Each President of the United States tends to be labeled as “good,” “bad,” or “great.” President George H.W. Bush was remembered as a “good president.” President Bush enlisted in the Navy shortly after World War II. During this time in the Navy, he and eight airmen were shot down after a bombing raid on Chichi Jima. This event shaped President Bush’s life: “Why have I been spared and what did God have for me?” After World War II, Bush entered Yale University and moved to Texas to begin his career in the oil business. He served as a Congressman, an Ambassador to the UN, Director of the CIA, Vice President under Ronald Reagan, and then a one-term president. President Bush was one of the most qualified people for the presidency having an understanding for military, business, and politics.
During his presidency, Bush maintained a balance between the Democrats and Republicans. President Bush was known for his international success, including defeating Iraq after they invaded Kuwait in the Gulf War, overseeing the collapse of the Soviet Union, starting post-Cold War relations with Russia, and signing the Strategic Arms Reduction Treaty with Russia.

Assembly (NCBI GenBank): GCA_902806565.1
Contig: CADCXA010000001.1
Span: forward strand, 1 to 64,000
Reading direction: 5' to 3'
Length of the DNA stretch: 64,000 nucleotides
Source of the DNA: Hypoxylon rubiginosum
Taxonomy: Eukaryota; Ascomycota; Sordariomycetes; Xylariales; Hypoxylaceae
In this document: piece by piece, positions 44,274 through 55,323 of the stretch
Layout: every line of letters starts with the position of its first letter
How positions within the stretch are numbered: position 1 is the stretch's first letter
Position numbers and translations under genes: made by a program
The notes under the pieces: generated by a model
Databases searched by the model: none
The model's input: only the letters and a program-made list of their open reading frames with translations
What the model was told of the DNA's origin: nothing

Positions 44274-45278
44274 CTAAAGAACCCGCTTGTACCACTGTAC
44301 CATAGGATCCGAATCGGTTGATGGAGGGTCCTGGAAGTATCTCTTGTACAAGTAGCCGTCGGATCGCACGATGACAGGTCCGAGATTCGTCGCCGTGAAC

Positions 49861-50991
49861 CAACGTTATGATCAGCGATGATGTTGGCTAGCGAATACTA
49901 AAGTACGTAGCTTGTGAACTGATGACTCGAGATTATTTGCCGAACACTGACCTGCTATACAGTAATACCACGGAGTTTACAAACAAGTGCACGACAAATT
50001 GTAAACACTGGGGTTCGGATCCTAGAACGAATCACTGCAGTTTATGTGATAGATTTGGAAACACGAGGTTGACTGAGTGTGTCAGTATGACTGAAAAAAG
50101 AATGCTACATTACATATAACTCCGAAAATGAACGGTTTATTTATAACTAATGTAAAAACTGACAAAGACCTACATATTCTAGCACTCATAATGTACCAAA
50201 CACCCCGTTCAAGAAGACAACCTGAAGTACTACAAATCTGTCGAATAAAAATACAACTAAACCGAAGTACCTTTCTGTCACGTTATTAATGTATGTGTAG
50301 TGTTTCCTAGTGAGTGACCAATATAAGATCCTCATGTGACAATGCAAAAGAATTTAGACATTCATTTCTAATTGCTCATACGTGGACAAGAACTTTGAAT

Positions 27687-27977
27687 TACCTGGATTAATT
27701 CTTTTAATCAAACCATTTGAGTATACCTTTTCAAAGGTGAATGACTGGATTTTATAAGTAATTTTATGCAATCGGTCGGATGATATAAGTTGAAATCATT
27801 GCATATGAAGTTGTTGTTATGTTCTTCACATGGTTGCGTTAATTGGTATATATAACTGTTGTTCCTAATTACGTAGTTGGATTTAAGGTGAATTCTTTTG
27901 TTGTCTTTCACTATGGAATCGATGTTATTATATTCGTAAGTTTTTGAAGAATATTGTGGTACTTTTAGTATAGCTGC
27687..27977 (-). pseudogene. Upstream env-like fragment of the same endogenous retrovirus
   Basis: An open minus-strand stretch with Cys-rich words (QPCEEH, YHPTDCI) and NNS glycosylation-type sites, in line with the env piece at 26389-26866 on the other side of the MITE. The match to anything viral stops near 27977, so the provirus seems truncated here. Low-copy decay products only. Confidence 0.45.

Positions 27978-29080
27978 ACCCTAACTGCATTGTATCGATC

After his presidency, the Bush political dynasty grew. His eldest son, George W. Bush, served as Governor of Texas and later President of the United States. His second son, Jeb Bush, became the Governor of Florida and was a Republican candidate for the 2016 presidential election. On his 75th, 80th, 85th, and 90th birthdays President Bush skydived, even when he was confined to his wheelchair. When Bush was confined to a wheelchair, he was well known for his eccentric socks, starting #socksforbush after his death. In 2018, he gave Marine paramedic Josh Grzb, who has assisted President Bush with daily living from 2015 to 2017, personal letters of recommendation to his medical school, showing his kindness and compassion for those who help others.
His legacy has been preserved through his final resting place and presidential library on the west campus of the Texas A&M University. In the George Bush Presidential Library and Museum, there are 44 million pages of personal papers and official documents related to his career.